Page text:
Cool Shit From The Scientific Community

Well guys, it’s been a while.  We’ve missed some days, and been busy- really dropped the ball on our end- but I’m here to make it all up to you.  I’ve found three really cool recent stories out of the science community, and I’m going to share them with you today.  These are all stories that came out in the last week or so, that you need to hear about!  I’ve got some really cool star-nosed mole facts, some glowing mushroom research, and the god damn coolest looking research ship you ever did see.

First, star-nosed moles -man, they are so damn cool.  About a week and a half ago Ken Catania- a biologist who studies these crazy creatures- gave a talk on some of the incredible things these moles can do, and I just want to share the highlights with you.  1. Their crazy ass noses help them move around and find prey, not by sensing electric fields, but thanks to an unbelievable amount of nerves.  Their star nose- which is about the size of a human finger- has five times the amount of nerve fibres than your entire hand!  It’s like this little super powered feeling machine!  2. They eat quick- like real quick.  In 8 milliseconds a star-nosed mole can identify the prey, then eat it in 200 milliseconds.  All of this adds up to the fastest foraging behaviour on our planet.  3. They can smell underwater.  They blow air bubbles underwater, then inhale them back in, allowing them to smell the water.  Like I said, these guys are awesome.

Moving right along, a team of researchers from Brazil, Japan, and Russia recently discovered the mechanism for bioluminescence in mushrooms.  Studying Neonothopanus gardneri, a glow in the dark species of mushroom found in Brazil, the scientists figured out that an oxidation of the compound luciferin is the culprit.  When luciferin reacts with oxygen, oxyluciferin is produced- which glows.  The oxygen is then “exhaled” by the mushrooms, ending the process, while also allowing it to start right back up.  There’s also tons of other molecules at work- like 3-hydroxyhispidin and caffeic acid- but it’s a bit too much for me to understand.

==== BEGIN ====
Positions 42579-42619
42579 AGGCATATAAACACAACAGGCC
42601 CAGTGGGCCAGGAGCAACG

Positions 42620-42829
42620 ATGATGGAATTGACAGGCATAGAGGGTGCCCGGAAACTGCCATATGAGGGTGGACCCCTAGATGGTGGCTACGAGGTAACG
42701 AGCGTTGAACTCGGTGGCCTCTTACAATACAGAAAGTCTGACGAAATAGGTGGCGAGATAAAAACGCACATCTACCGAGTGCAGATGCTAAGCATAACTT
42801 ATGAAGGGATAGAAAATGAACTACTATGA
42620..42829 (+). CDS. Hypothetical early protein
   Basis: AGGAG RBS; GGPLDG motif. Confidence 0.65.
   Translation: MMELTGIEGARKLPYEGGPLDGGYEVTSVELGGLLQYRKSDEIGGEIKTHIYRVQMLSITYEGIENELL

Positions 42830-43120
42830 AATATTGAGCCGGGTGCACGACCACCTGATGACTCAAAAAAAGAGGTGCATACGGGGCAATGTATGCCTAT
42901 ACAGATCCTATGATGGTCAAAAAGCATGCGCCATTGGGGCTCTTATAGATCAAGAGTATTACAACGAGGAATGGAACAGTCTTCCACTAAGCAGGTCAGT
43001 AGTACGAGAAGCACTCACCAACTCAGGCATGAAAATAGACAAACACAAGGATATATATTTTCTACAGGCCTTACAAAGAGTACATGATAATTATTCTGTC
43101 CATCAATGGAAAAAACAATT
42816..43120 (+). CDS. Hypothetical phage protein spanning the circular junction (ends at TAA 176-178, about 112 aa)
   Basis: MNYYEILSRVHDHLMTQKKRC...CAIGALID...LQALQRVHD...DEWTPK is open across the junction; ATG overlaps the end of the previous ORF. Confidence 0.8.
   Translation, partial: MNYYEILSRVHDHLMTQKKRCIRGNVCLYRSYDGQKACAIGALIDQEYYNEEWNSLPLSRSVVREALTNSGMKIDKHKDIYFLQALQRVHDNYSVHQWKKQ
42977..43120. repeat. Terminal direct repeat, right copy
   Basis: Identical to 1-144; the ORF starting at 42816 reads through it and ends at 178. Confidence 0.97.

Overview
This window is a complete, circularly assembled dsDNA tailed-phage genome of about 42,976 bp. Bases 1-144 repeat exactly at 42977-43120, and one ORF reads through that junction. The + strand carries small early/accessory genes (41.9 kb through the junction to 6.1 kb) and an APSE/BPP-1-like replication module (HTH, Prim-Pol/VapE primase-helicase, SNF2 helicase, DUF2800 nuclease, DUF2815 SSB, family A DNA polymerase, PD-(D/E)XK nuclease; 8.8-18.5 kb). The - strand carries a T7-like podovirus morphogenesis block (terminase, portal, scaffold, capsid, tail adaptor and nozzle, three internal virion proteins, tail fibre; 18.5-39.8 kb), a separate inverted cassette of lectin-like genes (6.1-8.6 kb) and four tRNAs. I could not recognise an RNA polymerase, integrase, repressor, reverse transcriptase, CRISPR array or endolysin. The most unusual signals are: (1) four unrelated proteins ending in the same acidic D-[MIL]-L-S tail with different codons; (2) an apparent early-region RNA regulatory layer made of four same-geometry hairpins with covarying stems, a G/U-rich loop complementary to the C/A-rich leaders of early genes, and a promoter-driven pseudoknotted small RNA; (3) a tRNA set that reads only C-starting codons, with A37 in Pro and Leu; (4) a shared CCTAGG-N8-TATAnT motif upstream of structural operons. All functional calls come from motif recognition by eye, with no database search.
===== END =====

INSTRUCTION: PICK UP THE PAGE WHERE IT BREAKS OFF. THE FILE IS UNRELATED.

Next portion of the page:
And finally, the WWF is about to get a sick new research boat thanks to a Norwegian billionaire.  Kjell Inge Røkke is buying a 181-meter long research vessel, complete with labs, submarines, drones, and an auditorium, to be launched by the WWF in 2020.  Oh, and he’s also paying for its maintenance, as well as for its 30-60 person research team.  The ship will be able to do tons of things, including taking atmospheric measurements both above and 6,000 metres below sea level, taking measurements of whats going on 20 meters below the sea bed, and melting down five tonnes of plastic, every day, in a harmful-emissions-free process.  Seriously, this thing is bad ass.  And why is Røkke doing this??? “I want to give the lion’s share of what I have earned back to society. This ship is part of that.”  Yeah, he’s that cool.  Anyways, to really get an idea for the full bad assery this ship is capable of, check out the video below.